Combating hexavalent chromium exposure in the workplace

osha-inspectionOSHA recently issued two news releases regarding companies who exposed their workers to unsafe levels of hexavalent chromium fume – a known human carcinogen.

Both companies received 8 serious health violations – violations where there is a substantial probability that death or serious physical harm could result from a hazard about which the employer knew or should have known.

In total OSHA is proposing $85,120 in fines (Company A: $42,000; Company B $43,120).

It shouldn’t take an inspection or citation for employers to protect their workers; preemptive, preventative measures are the way to go in the long run.

Background

Hexavalent chromium – or Cr(IV) – is primarily produced by an industrial process. Exposure to its fume and dust has been linked to an increased risk in lung cancer.

Common processes that produce Cr(IV) fume/dust:

  • Stainless steel hot work (i.e. cast, welded, or plasma torch cut)
  • Electroplating
  • Auto body Repair
  • Leather tanning
  • Handling or removing dyes, pigments, paints and anti-corrosion coatings containing chromium compounds
  • Wood preservatives

If not adequately ventilated or filtered, Cr(IV) dust, mist and fume can be inhaled by workers.

UntitledExposure to Cr(IV) fume has shown to affect the eyes, skin, lungs, and respiratory system. In fact – multiple health and safety agencies classify Cr(IV) fume as a known human carcinogen; with higher rates of lung cancer in those who are exposed in the workplace. OSHA has strict exposure limits in place to help protect workers from this fume. In 2010, OSHA released their National Emphasis Program – Hexavalent Chromium in efforts to identify and reduce or eliminate the health hazards associated with occupational exposure to hexavalent chromium and other toxic substances often found in conjunction with Cr(IV).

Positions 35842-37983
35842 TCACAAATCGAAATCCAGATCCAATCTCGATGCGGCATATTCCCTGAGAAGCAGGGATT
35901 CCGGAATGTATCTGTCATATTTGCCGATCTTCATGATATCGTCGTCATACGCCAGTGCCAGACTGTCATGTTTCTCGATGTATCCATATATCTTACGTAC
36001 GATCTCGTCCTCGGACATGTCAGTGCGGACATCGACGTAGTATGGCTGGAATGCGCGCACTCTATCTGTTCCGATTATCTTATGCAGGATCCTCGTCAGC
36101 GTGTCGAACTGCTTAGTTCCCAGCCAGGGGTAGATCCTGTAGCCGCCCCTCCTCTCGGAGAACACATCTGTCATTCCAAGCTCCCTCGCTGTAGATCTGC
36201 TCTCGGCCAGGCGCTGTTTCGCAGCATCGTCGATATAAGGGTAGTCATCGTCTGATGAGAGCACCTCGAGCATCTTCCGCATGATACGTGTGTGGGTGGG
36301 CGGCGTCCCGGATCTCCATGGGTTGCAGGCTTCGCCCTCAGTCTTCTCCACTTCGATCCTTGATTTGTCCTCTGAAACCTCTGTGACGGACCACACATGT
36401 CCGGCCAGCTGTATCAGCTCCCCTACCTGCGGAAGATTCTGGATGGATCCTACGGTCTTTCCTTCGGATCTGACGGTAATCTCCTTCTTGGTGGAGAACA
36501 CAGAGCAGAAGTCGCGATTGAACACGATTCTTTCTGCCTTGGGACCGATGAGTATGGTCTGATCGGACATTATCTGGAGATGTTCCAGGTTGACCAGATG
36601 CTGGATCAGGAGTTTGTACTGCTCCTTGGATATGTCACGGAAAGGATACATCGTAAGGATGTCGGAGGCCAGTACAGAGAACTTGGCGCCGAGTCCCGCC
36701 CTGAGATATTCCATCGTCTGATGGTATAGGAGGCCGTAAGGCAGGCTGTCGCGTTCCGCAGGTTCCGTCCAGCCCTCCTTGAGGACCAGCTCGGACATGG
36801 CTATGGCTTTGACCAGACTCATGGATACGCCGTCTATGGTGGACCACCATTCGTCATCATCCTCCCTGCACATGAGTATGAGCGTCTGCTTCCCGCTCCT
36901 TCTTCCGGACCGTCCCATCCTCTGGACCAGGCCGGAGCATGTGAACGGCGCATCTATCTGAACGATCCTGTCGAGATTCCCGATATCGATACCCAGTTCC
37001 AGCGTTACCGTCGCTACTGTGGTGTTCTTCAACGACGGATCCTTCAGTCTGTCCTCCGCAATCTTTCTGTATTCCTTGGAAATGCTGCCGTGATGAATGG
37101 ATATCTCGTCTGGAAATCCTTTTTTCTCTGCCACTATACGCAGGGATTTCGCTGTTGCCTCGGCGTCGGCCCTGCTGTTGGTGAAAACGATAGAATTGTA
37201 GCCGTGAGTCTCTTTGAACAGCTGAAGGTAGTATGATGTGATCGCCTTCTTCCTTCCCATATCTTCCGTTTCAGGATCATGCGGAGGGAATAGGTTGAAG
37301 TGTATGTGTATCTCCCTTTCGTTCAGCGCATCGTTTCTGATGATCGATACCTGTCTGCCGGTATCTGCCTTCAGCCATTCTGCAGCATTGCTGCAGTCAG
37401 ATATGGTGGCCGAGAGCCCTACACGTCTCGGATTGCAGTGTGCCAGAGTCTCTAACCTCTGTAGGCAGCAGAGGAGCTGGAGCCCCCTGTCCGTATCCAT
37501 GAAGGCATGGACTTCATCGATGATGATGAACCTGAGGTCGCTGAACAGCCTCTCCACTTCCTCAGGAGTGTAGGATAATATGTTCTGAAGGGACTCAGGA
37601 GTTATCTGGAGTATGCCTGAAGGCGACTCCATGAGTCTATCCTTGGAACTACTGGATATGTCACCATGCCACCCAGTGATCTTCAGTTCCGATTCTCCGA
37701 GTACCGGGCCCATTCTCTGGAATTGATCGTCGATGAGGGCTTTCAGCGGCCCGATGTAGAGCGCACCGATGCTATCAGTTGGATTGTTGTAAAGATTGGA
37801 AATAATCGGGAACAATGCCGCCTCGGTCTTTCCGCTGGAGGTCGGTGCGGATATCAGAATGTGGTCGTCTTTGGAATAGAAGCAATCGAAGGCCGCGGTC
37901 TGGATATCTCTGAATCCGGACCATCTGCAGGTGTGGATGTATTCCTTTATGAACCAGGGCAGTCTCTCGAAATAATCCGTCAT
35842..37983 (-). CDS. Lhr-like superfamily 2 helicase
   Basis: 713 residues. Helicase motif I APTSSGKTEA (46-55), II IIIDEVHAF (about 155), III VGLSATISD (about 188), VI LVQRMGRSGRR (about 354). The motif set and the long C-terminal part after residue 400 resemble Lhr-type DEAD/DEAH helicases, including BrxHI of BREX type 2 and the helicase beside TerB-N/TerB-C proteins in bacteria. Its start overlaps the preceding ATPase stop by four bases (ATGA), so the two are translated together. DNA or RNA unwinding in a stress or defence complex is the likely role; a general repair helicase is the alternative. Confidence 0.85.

Proper ventilation measures should be used in order to protect these workers.

Ventilation strategies

Secondary engineering safety controls are often recommended by OSHA and NIOSH in the event that face/respiratory masks/protection fail or are not worn properly.

Secondary engineering safety controls works to contain the fume from spreading throughout the entire area and filter the fume before workers can breathe it in.

Sentry Air Systems, Inc. has an extensive line of secondary engineering safety controls for Cr(IV) applications that are equipped with filtration media that has been stringently tested and proven effective against harmful hex chrome fume.

Our cleanable and non-cleanable filter media test reports are located on our website.

We also posted a video of the industrial hygienist who conducted one of the Cr(IV) tests to our YouTube channel.

hex chrome extractorsBy investing in proper ventilation and air quality equipment now, you are reducing chances of exceeding exposure limits and are better protecting the health and safety of your workforce.

Not only that, but there is evidence that good indoor air quality helps promote a happy, productive work environment. When there is the absence of fume and other noxious odors, workers are less likely to complain of headaches or feel the need to take multiple breaks in order to get fresh air.

Contact Us

If you are interested in utilizing secondary engineering safety controls in your workplace, give Sentry Air a call. Our technical applications specialists would be happy to discuss your application and send you a free quote. Visit our website www.sentryair.com, call our office 800.799.4609, email sales@sentryair.com or fill out the feedback form below.

Resources:

OSHA Fact Sheet – Health Effects of Hexavalent Chromium

Oregon OSHA Fact Sheet – Hexavalent Chromium